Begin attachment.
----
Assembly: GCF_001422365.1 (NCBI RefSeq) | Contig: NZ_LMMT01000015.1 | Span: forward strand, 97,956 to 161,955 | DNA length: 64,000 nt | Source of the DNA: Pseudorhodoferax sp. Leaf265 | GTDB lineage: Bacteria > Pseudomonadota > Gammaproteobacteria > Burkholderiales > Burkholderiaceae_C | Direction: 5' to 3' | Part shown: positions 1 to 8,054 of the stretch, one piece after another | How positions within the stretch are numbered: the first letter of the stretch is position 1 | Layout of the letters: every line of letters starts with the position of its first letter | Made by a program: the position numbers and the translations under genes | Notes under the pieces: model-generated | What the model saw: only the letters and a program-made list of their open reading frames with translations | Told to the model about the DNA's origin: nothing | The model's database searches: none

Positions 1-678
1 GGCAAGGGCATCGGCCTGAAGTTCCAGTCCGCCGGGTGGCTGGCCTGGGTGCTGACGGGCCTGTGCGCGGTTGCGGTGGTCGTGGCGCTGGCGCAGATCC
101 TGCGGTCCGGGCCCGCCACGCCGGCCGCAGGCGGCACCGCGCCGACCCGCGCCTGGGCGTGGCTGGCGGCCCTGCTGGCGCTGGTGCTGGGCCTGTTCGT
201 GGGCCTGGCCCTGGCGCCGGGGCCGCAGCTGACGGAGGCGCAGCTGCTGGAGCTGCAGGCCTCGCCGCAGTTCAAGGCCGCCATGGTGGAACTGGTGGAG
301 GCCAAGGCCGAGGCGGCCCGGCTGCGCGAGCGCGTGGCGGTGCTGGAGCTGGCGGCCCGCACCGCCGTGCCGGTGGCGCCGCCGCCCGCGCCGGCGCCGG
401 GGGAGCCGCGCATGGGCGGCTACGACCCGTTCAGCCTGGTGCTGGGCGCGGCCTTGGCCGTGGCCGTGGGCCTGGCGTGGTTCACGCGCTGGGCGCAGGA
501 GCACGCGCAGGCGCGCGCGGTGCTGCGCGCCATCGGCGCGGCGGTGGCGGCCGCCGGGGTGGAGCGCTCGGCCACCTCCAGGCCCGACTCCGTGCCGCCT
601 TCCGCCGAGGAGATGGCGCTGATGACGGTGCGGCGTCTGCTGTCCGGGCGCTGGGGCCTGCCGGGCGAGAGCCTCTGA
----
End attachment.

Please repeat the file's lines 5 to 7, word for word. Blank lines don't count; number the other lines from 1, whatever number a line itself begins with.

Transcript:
201 GGGCCTGGCCCTGGCGCCGGGGCCGCAGCTGACGGAGGCGCAGCTGCTGGAGCTGCAGGCCTCGCCGCAGTTCAAGGCCGCCATGGTGGAACTGGTGGAG
301 GCCAAGGCCGAGGCGGCCCGGCTGCGCGAGCGCGTGGCGGTGCTGGAGCTGGCGGCCCGCACCGCCGTGCCGGTGGCGCCGCCGCCCGCGCCGGCGCCGG
401 GGGAGCCGCGCATGGGCGGCTACGACCCGTTCAGCCTGGTGCTGGGCGCGGCCTTGGCCGTGGCCGTGGGCCTGGCGTGGTTCACGCGCTGGGCGCAGGA